Astronomers have suspected that there was once a fifth giant planet in addition to Jupiter, Saturn, Uranus and Neptune. Something caused that planet to vanish, however, and new evidence is pointing to Jupiter being the culprit.
A team of astrophysicists from Toronto have been working to solve the mystery of the missing planet. Their research, recently published in The Astronomical Journal reports that a collision or close encounter with another large planet could have caused the planet to be thrown out of orbit around our Sun.
The Washington Post reports that the report’s lead author, Ryan Cloutier, a PhD candidate at the University of Toronto stated that they believe that Jupiter was the planet responsible for the removal of the mystery fifth giant planet. Using the current trajectories of the moons, they were able to determine if the existing planets, specifically Jupiter and Saturn, were capable of such a feat.
Ultimately, we found that Jupiter is capable of ejecting the fifth giant planet while retaining a moon with the orbit of Callisto. On the other hand, it would have been very difficult for Saturn to do so because Iapetus would have been excessively unsettled, resulting in an orbit that is difficult to reconcile with its current trajectory.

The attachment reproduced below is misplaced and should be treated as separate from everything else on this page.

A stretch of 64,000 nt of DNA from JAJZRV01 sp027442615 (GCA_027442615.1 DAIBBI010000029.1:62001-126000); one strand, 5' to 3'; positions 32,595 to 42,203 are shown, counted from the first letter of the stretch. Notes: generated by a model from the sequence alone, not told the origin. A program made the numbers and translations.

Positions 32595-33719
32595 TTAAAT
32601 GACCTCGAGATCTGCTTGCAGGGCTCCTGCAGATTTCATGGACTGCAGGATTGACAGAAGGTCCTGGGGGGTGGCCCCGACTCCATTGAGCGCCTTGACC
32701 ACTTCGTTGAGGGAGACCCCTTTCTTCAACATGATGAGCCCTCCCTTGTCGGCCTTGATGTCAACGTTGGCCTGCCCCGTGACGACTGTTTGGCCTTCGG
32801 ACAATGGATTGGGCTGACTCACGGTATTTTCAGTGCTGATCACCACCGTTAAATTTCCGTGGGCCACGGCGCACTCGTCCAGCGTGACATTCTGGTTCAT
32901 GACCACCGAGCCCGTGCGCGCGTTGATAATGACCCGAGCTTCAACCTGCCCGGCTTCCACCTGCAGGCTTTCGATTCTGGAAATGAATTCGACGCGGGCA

The ejected planet was likely an ice giant like Uranus and Neptune, according to The Huffington Post. It is also possible that this ice giant had a rough trip out of the solar system. Computer simulations from August had already suggested that Neptune was hit by the planet on its way out.
The head of that Neptune study, Dr. David Nesvorny, astronomer at the Southwest Research Institute in Boulder, Colorado, reported in August that his evidence also suggested that the planet was ejected by Jupiter. He said that understanding our own solar system can help us understand other solar systems and their relationship with us.
Developing an intimate understanding of our own solar system, especially at times long before we were even around, has important implications for our understanding of exoplanetary systems and how they compare to us.
Other recent celestial news includes a Caltech cosmologist’s possible proof of parallel universes.